JPMorgan Chase says it will soon launch a competitor to Apple Pay, Chase Pay, that will allow consumers to pay retailers using their smartphones in stores, and it has already won the endorsement of a major group of merchants.
The largest US bank is the latest company to try to profit from the prevalence of
smartphones, which many financial executives believe will one day be consumers’ preferred way to pay for everything from milk and eggs at the supermarket to a rental car at an airport.
The companies that figure out how to convince consumers to stop pulling credit cards out of their wallets and start paying with their phones stand to earn vast sums by taking a percentage of the trillions of dollars that consumers spend annually – according to Reuters.
No clear front-runner has emerged in the business yet. Chase believes its smart phone application, known as Chase Pay, has one key advantage: the caliber of retailers it has brought on board, Gordon Smith, chief executive of the bank’s consumer business, told Reuters.
Chase has signed a deal with the Merchant Customer Exchange, a group of major retailers including Wal-Mart and Best Buy to accept payments through the bank’s technology.
Retailers included in the Merchant Customer Exchange ring up more than $1 trillion of sales per year and have over 100,000 outlets.
Rivals like Apply Pay have struggled to sign up retailers to accept their payments. In June, Reuters interviewed the top 100 US retailers and found that two-thirds said they did not plan to accept Apple Pay this year.
Apple’s Apple Pay’s website lists Best Buy in its “Coming Soon” section but has no mention of Wal-Mart.
Chase signed up the Merchant Customer Exchange mainly by promising to cut retailers’ costs, Smith said. Whenever a consumer pays for something with plastic, the retailer pays fees to banks and credit card networks to process the transaction.
Chase is willing to accept a lower fee for Chase Pay transactions than for other transactions, and hopes to make up the difference by getting more volume over its network, Smith said.
“As merchants give us more business, we will give them better pricing,” Smith said in an interview. Chase declined to comment on how much it would cut fees. Chase expects to market its product heavily in the middle of next year.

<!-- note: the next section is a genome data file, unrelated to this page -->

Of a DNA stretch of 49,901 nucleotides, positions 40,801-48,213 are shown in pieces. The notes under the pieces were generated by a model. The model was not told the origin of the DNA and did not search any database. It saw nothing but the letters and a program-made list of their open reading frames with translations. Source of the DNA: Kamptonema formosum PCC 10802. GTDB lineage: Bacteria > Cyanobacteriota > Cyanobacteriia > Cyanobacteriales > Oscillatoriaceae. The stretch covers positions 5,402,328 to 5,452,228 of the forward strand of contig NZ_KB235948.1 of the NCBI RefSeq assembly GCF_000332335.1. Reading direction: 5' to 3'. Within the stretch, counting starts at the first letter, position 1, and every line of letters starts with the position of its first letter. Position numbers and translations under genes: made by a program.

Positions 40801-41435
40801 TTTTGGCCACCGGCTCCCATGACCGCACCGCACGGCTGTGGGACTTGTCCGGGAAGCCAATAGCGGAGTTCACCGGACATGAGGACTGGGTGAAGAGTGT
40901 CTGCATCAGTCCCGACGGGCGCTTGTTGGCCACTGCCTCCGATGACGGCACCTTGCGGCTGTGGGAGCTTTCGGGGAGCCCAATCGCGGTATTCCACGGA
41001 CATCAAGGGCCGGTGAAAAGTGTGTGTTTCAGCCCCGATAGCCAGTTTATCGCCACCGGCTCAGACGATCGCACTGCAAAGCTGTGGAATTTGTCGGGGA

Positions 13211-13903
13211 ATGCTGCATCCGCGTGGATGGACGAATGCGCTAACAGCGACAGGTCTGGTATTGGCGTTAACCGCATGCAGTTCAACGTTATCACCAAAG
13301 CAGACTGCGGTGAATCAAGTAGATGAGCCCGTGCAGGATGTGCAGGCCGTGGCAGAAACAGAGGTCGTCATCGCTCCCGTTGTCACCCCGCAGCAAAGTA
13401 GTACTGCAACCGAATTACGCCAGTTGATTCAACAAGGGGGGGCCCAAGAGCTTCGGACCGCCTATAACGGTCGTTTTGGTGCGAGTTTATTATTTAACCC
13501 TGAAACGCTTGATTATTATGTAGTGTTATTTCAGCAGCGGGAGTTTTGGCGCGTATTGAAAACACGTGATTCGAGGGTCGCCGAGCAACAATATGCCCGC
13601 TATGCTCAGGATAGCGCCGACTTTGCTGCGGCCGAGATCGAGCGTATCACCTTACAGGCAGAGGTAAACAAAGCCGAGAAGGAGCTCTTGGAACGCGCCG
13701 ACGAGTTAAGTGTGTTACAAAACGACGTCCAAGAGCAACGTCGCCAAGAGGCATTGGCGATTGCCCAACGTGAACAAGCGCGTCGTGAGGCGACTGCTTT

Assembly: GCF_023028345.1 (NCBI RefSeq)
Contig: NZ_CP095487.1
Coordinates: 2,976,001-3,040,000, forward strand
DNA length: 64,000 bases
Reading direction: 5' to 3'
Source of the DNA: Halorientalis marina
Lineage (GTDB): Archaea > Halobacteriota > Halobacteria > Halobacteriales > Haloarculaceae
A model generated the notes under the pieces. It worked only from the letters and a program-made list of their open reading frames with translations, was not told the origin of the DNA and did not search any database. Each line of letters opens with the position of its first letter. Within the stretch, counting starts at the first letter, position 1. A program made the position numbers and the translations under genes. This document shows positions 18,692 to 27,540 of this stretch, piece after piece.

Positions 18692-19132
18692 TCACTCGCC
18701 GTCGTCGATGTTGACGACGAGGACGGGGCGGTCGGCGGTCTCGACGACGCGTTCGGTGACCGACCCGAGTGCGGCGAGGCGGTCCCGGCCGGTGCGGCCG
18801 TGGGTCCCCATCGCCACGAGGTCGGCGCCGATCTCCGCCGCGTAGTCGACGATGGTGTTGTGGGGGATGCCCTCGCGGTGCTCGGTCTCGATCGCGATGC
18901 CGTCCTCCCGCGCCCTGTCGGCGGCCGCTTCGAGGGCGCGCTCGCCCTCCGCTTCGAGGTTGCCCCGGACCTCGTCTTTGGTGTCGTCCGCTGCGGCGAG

David Robertson, publisher of the Nilson Report, which tracks the card business, said JPMorgan’s bid matters to players throughout the industry because of how many cardholder and merchant customers the bank has. “The whole thing is about scale, and Chase is a titan,” Robertson said.
Chase Pay is also promising superior security, a critical selling point after retailers including Target and Home Depot suffered from hacking attacks, Smith said. Longer term, Chase also hopes merchants will offer more discounts through Chase Pay, encouraging consumers to use the technology more.
Chase Pay will initially work for consumers that already have Chase credit, debit, and prepaid cards, Smith told Reuters in an interview. There are about 94 million of those cards outstanding now in the United States, and the bank has more spending on them than any other issuer. The app will work on Apple and Android-based phones.
JPMorgan Chase’s consumer bank has already factored the system’s near-term launch costs into its expense estimates, and expects the benefits to come over the medium to long term.
The bank will continue working with Apple Pay and other services even as it builds a rival, Smith said.
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